Most of the institutions likely to be adversely affected by the Department of Education’s new gainful employment rules—under which vocational colleges wouldn’t be eligible for federal financial aid if average graduates need to spend more than 8 percent of starting salaries to service student loans—are for-profit schools.

Not all of them, however. According to a piece in the Chronicle of Higher Education:

The American Association of Community Colleges is urging its members to weigh in on the Education Department’s “gainful employment” proposal, warning that the draft rule could “negatively affect some certificate programs.” [The association] suggests that colleges ask the department to clarify that the rule would not apply to one-year certificate programs that lead to associate degrees and to exempt from the rule programs in which fewer than 35 percent of students borrow federal loans, among other changes.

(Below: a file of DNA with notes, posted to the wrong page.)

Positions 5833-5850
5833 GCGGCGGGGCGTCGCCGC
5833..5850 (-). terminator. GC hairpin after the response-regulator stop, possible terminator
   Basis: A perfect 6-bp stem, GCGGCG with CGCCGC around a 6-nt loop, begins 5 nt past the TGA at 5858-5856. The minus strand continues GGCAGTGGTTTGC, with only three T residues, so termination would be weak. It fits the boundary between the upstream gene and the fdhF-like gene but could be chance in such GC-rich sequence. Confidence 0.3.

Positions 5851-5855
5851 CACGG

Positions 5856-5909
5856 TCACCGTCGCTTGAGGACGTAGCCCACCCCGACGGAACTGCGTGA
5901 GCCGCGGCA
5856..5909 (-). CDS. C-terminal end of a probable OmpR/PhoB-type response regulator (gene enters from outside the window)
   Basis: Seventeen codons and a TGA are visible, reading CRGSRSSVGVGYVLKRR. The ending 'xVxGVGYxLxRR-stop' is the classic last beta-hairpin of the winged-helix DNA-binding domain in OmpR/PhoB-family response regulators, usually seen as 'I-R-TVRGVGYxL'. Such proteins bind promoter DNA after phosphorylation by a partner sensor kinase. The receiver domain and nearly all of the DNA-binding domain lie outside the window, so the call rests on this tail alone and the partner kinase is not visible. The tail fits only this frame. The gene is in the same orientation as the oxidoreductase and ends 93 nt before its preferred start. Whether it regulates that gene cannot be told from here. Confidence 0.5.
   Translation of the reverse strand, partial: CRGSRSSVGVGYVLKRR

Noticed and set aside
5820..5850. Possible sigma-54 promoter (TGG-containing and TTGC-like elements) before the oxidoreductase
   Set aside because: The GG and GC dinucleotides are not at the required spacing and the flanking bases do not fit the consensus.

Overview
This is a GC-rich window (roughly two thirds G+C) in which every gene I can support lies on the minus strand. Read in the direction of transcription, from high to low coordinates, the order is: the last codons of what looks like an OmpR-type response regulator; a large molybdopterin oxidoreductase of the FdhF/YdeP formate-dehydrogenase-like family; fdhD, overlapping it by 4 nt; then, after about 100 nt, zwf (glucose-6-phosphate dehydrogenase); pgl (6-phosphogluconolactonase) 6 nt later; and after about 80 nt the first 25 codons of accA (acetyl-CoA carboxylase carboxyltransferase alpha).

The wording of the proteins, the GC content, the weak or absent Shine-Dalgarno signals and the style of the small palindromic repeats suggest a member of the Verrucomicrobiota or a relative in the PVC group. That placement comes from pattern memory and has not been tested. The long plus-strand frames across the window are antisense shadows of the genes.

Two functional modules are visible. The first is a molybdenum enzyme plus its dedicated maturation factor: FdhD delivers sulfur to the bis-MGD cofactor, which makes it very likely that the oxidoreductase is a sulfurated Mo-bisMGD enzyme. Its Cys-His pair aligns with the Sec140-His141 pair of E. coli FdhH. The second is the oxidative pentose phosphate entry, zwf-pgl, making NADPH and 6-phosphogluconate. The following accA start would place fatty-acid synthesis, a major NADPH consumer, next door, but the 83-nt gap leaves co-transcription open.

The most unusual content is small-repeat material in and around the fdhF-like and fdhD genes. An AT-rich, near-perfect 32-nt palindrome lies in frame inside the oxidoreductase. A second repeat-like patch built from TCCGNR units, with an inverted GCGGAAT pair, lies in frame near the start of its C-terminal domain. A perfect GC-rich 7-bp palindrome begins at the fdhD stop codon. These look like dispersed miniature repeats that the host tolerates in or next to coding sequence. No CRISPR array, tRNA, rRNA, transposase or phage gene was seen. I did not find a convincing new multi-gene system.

Community colleges are worried about how the new regulations would impinge on certificate programs that do not result in an academic degree. (Subjecting such programs to the proposed gainful employment rule, it appears, would be bothersome because the certificates themselves don’t really lead to salary increases, though the certificates themselves are often a necessary component of a degree program.)

Community colleges also want to exempt programs in which less than 35 percent of students have federal loans.

Read the American Association of Community Colleges letter here.

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Daniel Luzer is the news editor at Governing Magazine and former web editor of the Washington Monthly. Find him on Twitter: @Daniel_Luzer